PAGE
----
Unlike larvae, adult flies mostly rely on vision to navigate their environment. Visual navigation necessitates maintaining a balance between wide-field stabilisation and object fixation. Soselisa at IMP has studied how this balance is achieved by the visual system. This work is building on the functional characterization of a group of dorsal neurons previously discovered. Using GFP Reconstitution Across Synaptic Partners (GRASP), she has initiated the mapping of the synaptic partners of the dorsal cluster neurons. This work contributes to massive efforts to comprehensive reconstruct the fly visual system.
4) Behavioural modulation by internal states: We have uncovered that the reproductive state profoundly changes the nutritional requirements of female flies in a way consistent with the increase in sodium appetite observed during the pregnancy of mammals. Walker at CI has investigated how internal states modify neuronal information processing to ensure homeostasis. He found that mating modulates gustatory processing to increase the probability of initiating feeding on salt. This result indicates that the postmating circuit can modify the palatability of specific nutrients.
5) Cross-species comparisons: Within the Drosophila genus, we have observed that species have evolved strong preferences for specific host substrates while others exploit a variety of substrates. These results suggest that host specialisation is associated with the existence of species-specific shifts in olfactory behaviours. What are the sensory mechanisms underlying olfactory adaptation? Fink at CRG has addressed this question in the Drosophila larva by screening for species-specific differences in the sensitivity towards a fixed panel of odorants. She is now trying to explain the origin of behavioural shifts at the level of the peripheral olfactory system (loss or recruitment of specific odorant receptors). In adult flies, Karageorgi at IBDML studied the strong preference of Drosophila suzukii to lay eggs on fresh (ripening) fruits, as opposed to the preference of Drosophila species for rotting fruits. Results indicate that this preference shift is mainly driven by changes in its chemosensory system. As for larvae, the olfactory system of the adult fly seems to be an evolutionary target of this behavioural shift.
6) Drosophila as a model for human diseases: Drosophila has recently emerged as a powerful system to study human diseases and, in particular, neurodegenerative diseases. Published examples comprise the study of human colorectal cancer in flies as well as for Alzheimer’s disease. Ferlito at Brainwave has used different mutants of Amyloid-β expressed in the olfactory system of Drosophila flies. These mutants display orientation defects that are reminiscent of those observed during early stages of neurodegenerative diseases. After studying the expression of different Amyloid-β mutants in the peripheral olfactory system of the larva, we propose that these pan-neuronally larvae mutants can be used for developing faster drugs screen for neurodegenerative diseases.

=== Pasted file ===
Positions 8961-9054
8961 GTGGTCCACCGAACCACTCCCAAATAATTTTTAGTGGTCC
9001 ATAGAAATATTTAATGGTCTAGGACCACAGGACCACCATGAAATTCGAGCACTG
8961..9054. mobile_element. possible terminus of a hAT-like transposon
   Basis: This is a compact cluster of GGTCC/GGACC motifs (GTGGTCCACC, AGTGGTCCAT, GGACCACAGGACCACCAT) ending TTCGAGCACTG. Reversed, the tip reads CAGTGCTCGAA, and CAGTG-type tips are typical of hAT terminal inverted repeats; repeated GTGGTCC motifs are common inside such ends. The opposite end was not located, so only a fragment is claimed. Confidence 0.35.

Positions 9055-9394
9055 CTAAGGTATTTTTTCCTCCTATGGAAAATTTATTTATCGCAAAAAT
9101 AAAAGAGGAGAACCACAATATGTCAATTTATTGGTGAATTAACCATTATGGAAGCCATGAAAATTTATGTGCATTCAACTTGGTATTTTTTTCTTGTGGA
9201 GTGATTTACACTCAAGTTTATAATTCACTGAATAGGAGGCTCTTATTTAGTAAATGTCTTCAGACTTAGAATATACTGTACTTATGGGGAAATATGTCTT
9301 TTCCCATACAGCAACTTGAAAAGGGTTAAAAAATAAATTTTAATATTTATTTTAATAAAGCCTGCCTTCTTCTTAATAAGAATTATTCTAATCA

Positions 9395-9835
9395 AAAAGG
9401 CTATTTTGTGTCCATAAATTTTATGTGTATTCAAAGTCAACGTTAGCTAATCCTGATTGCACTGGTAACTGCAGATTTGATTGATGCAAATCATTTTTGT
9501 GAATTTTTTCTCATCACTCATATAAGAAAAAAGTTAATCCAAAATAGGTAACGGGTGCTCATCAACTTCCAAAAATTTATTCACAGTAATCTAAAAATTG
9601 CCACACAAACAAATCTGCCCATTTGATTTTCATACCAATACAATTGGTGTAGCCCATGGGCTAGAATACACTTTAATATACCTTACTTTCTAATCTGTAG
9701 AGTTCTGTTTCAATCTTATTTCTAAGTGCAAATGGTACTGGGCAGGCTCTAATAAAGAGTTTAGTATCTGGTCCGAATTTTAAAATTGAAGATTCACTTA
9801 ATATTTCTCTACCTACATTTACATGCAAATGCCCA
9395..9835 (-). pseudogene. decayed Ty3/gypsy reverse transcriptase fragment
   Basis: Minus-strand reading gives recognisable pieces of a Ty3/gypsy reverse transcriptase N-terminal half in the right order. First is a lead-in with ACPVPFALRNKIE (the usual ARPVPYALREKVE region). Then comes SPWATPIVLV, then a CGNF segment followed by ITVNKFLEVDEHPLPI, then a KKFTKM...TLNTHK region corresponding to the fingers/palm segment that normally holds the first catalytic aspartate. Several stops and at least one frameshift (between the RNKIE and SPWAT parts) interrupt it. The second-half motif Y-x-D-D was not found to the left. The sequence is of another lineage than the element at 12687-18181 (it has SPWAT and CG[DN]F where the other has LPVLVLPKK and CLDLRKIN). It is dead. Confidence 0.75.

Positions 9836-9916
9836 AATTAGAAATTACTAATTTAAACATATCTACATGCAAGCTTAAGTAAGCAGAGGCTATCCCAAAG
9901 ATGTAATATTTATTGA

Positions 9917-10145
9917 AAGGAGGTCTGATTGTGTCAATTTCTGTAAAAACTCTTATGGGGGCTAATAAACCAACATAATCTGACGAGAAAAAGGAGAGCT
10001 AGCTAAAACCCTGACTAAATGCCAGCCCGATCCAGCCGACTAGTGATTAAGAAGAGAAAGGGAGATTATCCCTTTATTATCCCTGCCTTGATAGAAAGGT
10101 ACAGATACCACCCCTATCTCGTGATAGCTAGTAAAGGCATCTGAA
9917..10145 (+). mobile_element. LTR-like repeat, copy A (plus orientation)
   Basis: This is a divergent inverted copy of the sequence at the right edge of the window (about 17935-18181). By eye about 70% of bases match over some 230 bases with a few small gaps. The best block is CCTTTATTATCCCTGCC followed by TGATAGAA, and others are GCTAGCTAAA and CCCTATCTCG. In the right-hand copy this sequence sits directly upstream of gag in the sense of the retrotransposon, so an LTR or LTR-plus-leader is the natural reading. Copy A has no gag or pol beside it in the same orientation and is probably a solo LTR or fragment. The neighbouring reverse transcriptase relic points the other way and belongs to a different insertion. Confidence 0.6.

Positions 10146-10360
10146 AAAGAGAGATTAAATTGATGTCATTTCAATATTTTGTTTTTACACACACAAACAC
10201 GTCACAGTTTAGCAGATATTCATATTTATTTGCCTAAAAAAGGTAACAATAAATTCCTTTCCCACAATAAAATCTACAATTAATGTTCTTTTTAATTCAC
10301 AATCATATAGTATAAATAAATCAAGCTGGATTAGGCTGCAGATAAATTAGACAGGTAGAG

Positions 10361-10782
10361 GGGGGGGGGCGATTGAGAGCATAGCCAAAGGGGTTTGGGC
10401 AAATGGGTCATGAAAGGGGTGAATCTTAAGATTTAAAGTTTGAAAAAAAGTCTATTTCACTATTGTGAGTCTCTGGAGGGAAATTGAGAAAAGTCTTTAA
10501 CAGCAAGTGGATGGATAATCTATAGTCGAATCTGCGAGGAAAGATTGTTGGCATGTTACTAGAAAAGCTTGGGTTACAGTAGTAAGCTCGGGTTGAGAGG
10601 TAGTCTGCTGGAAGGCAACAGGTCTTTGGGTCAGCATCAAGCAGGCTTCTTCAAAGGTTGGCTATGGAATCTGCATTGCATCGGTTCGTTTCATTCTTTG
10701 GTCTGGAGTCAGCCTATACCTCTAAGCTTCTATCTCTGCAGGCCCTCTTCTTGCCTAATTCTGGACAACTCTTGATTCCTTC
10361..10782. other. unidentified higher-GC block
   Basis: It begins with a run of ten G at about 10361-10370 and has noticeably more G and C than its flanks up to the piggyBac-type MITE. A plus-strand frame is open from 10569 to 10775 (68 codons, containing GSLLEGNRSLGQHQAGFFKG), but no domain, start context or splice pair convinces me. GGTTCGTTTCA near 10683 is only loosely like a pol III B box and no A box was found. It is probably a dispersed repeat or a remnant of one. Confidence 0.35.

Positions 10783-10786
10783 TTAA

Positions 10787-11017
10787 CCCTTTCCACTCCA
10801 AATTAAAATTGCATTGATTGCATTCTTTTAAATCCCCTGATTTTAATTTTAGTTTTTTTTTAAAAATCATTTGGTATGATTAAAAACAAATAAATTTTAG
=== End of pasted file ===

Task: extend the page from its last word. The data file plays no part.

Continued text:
Science outreach: Besides their contribution to collaborative research projects, the FLiACT fellows have been involved in numerous science-outreach activities. In September 2015, they organized an international summer school in the Champalimaud Foundation in Lisbon. During this school, the fellows ran the practicals and acted as research assistants. In December 2015, the FLiACT fellows took the lead in the organization and the management of the first workshop for Drosophila neurobiology in Ghana (see flier attached) During this workshop, the fellows transferred the knowledge and skills they acquired during their thesis to a new generation of students. FLiACT has also developed an application for cell phones and tables. This App consists in a puzzle game using the scientific images obtained by the fellows during their PhD work (see app snapshots in annex). Through this App, we hope to encourage the general public to learn about research fly neuroscience and its impact on our society. This App will be made available at the end of March 2016 (see snapshots of the app in annex attached). For more information about the science and the dissemination activities of FLiACT, please check: